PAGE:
Art, Faith and Science
Places of worship are spread throughout the whole territory: impressive churches, small country parishes - standing near hermitages or ancient monasteries- and very beautiful abbeys.
The Romanic Abbey of S. Maria in Selva still keeps some features of the Cistercian monasteries: the residences of monks and the grancia (the ancient granary). Humble peasants coming back home from work used to kneel down on the two stones outside the church, under the windows, not to disturbe the prayers of the monks.
In the Sanctuary of the Holy Crucifix there is a sculpture of polychrome wood made in the 15th century by an unknown artist (Donatello, according to some experts’ opinion, or the Angels, according to the folk tradition). The face of Christ shows three aspects of his final sacrifice : Love (suffering for redeeming humanity), the Cross (the maximum penalty), Death (fair to bear!)
St. Chiara is a church in Baroque style; it is very interesting especially because there is a statue of the Madonna of Loreto which is said to be the original one. During the Napoleonic Wars, in fact, the Visitandine Sisters took the original statue of the Virgin from Loreto to Treia, fearing that Napoleon’s troops could steal and bring it to Paris, and a copy was put in its place. According to the tradition, the original statue of the Madonna of Loreto was never given back, and so it still is in Treia!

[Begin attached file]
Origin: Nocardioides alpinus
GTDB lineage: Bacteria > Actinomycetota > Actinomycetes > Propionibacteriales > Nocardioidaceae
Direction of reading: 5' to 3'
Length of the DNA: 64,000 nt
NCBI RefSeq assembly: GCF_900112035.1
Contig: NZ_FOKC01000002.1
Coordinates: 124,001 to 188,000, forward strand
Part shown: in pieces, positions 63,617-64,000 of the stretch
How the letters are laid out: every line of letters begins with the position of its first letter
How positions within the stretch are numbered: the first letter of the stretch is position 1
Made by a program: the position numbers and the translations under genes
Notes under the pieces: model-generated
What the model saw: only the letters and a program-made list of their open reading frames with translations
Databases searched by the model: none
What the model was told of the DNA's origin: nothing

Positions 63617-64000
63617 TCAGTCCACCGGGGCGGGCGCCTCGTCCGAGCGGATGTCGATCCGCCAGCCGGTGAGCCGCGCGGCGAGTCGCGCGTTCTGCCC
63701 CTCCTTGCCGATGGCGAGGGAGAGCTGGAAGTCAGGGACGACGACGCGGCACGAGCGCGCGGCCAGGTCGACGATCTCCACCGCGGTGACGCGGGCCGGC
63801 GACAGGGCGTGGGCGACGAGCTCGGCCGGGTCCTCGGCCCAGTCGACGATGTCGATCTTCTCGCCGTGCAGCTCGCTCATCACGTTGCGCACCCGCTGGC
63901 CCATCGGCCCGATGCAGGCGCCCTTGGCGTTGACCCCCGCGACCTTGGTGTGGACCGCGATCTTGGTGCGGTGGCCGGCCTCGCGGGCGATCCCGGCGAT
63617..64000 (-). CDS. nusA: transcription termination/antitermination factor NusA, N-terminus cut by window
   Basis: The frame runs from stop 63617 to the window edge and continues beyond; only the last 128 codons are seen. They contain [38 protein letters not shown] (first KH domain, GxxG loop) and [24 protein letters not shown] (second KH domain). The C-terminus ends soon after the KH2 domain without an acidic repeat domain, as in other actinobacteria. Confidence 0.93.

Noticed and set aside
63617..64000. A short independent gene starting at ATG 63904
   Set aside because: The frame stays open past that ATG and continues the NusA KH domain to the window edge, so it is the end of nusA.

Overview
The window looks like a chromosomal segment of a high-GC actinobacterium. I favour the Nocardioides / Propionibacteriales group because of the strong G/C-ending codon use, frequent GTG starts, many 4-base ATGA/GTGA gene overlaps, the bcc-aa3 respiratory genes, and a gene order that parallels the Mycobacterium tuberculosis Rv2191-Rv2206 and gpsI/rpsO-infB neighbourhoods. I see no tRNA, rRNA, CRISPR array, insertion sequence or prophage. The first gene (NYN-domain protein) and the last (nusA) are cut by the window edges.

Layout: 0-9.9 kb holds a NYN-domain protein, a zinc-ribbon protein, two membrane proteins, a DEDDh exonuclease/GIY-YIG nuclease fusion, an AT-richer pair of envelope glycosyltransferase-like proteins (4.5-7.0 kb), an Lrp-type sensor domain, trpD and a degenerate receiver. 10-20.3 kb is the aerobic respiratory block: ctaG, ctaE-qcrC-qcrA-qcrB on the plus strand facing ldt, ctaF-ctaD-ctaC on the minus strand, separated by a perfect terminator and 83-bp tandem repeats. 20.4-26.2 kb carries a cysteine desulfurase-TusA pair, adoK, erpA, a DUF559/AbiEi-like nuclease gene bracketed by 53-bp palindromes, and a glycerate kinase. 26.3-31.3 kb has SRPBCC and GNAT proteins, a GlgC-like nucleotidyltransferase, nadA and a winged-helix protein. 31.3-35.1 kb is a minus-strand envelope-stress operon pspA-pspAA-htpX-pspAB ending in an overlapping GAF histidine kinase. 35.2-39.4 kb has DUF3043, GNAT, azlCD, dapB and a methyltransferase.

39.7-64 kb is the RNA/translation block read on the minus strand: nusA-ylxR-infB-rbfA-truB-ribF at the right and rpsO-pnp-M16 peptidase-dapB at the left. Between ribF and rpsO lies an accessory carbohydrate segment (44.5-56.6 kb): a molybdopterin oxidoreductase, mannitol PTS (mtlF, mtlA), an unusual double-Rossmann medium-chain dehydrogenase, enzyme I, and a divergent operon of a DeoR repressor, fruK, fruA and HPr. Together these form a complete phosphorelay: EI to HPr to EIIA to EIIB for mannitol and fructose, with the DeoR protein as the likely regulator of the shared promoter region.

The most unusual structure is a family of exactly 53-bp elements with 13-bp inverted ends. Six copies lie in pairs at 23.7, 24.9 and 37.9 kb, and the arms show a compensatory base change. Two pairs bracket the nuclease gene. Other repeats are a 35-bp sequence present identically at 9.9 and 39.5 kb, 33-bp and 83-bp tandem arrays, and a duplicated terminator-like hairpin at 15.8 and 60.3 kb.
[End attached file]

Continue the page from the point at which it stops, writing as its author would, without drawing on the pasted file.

The Cathedral was made by architect Andrea Vici, a follower of Vanvitelli. The church is one of the most important in the Marche Region. Many excellent works are kept inside: a “Deposizione di Cristo” by Vincenzo Pagani; an altar-piece representing “The Virgin appears to Blessed Pietro da Treia and Corrado da Offida near Forano”; a bust of Pope Sisto V by Bastiano Torrigiani, known as “Il Bologna”. A copy of this bust is kept in Victoria and Albert Museum (London).
Treia is a city, which is literally surrounded by art, a land where brick gave its best especially in neoclassical architecture. It is impossible not to be fascinated by the façades of buildings, which hide wonderfully frescoed rooms, well-preserved pieces of furniture and incomparable treasures.
The Georgic Academy, in particular, keeps antique manuscripts, incunabolas, parchments and Imperial and papal bulls; it was made by the famous architect Valadier.
The Academy keeps documents and studies about the Maceratino, the grapevine named Montecchiese (from Montecchio, the name of Treia in Middle Ages) which is the father of the Verdicchio wine.
The Georgic Academy was famous all over Europe for the exceptional results of its studies in agriculture: the first experiments on the oil extraction from seeds and the first weather reports.